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Understanding The Limitations Of Wood Filler

by Canadian Sanders

Understanding The Limitations Of Wood Filler

Understanding The Limitations Of Wood Filler 

Wood filler is not a magic solution to fix all issues with hardwood floors. It can only be used to mask small holes and chips. It’s essential to understand the limitations of wood filler and not rely on it to solve bigger problems, such as large scratches or holes. The examples provided in the article clearly illustrate how, even after filling, long diagonal scratches and significant gaps remain visible and can look worse. 

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Wood Filler Is Not Permanent 

Although wood fillers can temporarily fill gaps, it’s important to note that the size of those gaps can change throughout the year due to seasonal changes. The wood filler in those gaps isn’t elastic enough to adjust to these changes, and as a result, it can break up and look like kitty litter over time. This can make the gaps look even worse than they did before. In my opinion, it’s better to leave gaps open and honest instead of trying to fill them poorly with wood filler.

Trowel-filling and what does it mean? 

It involves spreading large quantities of filler over the entire area of a floor, allowing it to dry hard, and then sanding off everything that doesn’t fill a void. Trowel-filling can be beneficial in some cases, such as on new floors in climates where the boards don’t expand and contract very much through the seasons. In such cases, trowel-filling can help keep the finish contiguous. However, trowel-filling can be short-lived on older, already gappy floors in climates with season extremes. Within a year, the movement of the floor can break up the filler, leaving you with a finish that is no longer contiguous and a lot of loose fill between the boards.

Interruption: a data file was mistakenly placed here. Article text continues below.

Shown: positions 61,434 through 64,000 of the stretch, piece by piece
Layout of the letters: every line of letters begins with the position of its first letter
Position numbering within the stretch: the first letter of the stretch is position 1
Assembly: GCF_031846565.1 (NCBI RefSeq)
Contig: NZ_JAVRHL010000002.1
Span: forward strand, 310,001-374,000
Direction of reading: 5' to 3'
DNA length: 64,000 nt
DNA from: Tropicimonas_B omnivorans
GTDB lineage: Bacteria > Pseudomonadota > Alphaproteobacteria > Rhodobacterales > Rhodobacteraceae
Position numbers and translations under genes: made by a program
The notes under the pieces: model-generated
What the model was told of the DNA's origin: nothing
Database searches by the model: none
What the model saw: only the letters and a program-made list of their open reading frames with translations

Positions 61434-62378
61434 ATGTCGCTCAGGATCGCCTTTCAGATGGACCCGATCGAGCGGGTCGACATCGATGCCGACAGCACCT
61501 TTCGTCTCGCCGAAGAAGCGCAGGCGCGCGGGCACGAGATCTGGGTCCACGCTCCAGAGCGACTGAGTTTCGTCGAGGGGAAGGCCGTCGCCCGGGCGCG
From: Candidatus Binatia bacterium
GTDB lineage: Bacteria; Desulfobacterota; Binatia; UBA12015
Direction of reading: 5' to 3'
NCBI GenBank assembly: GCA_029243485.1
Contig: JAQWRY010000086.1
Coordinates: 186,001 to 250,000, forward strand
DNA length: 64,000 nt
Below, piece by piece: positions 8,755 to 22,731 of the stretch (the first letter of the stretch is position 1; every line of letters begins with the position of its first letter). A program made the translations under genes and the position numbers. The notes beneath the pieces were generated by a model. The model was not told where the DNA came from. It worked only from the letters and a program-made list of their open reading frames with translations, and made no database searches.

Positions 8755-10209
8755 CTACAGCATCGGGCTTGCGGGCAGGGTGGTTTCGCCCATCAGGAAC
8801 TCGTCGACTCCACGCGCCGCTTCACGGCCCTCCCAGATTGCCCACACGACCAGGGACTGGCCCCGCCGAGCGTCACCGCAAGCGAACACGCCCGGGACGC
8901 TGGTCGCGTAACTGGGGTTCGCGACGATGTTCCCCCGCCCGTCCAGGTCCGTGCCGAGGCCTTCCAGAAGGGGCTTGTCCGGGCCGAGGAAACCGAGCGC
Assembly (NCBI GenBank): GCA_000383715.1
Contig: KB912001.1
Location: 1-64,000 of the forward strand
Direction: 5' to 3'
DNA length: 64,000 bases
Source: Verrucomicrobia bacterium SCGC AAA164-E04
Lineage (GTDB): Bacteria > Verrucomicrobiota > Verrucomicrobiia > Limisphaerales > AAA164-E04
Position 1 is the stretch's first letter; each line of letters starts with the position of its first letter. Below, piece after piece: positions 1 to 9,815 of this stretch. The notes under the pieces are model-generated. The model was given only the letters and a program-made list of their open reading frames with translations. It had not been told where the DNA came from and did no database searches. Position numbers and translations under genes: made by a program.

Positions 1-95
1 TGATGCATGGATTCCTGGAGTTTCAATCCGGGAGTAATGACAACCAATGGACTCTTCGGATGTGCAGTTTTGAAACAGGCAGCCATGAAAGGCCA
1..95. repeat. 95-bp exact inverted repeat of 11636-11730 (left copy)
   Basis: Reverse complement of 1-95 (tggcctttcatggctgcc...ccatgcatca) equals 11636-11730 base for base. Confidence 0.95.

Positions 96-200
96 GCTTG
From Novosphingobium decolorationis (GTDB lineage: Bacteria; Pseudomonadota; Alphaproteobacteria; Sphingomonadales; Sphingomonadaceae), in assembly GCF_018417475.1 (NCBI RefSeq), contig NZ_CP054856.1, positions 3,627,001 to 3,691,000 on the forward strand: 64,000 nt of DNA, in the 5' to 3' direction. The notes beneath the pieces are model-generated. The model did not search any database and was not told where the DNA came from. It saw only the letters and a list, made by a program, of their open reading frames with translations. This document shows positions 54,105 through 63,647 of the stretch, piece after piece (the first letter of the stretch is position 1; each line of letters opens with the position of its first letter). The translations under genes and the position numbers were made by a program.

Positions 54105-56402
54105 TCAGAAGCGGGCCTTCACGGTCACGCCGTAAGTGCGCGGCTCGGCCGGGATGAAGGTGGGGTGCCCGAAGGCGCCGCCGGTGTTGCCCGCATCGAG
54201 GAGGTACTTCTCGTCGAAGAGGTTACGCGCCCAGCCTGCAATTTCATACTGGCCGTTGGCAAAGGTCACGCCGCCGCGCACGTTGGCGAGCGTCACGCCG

Wood filler is not a replacement for new boards. 

It’s important to understand that wood filler is different from wood grain, and large areas of wood filler won’t blend in with the surrounding wood. Even if stained or finished to match the wood, it will still stand out and look like a big blob on your floor. When using filler for nail holes or chipped board corners, it can blend in with the grain pattern of the wood. However, larger voids will be noticeable and require multiple applications, as they shrink after each application. If you use too much filler and it takes hours to dry before sanding, you may be misusing it. Moreover, it’s better to sand clean any hollows or depressions in your floor instead of filling them with wood filler.

On the other hand, the floor finish is designed to be self-leveling and will flow and seek its own level on your floor, which means it will run through the gaps and down to the subfloor. As for using rope to fill up gaps, it’s important to remember that although it won’t crack and fall out like filler, it won’t blend in with the surrounding wood. You can use rope to fill up significant gaps and then apply filler on top to use less filler, but the stuffing will still eventually crack and fall out over time, even if there is less of it.


If you have small gaps or holes in your hardwood floors, it’s always best to try to fill them with actual wood. This is because wood doesn’t sink, and it shrinks and swells with the wood surrounding it. If you have holes, try using Plugs; they blend into the floor beautifully and are a fraction of the work of replacing a whole board.

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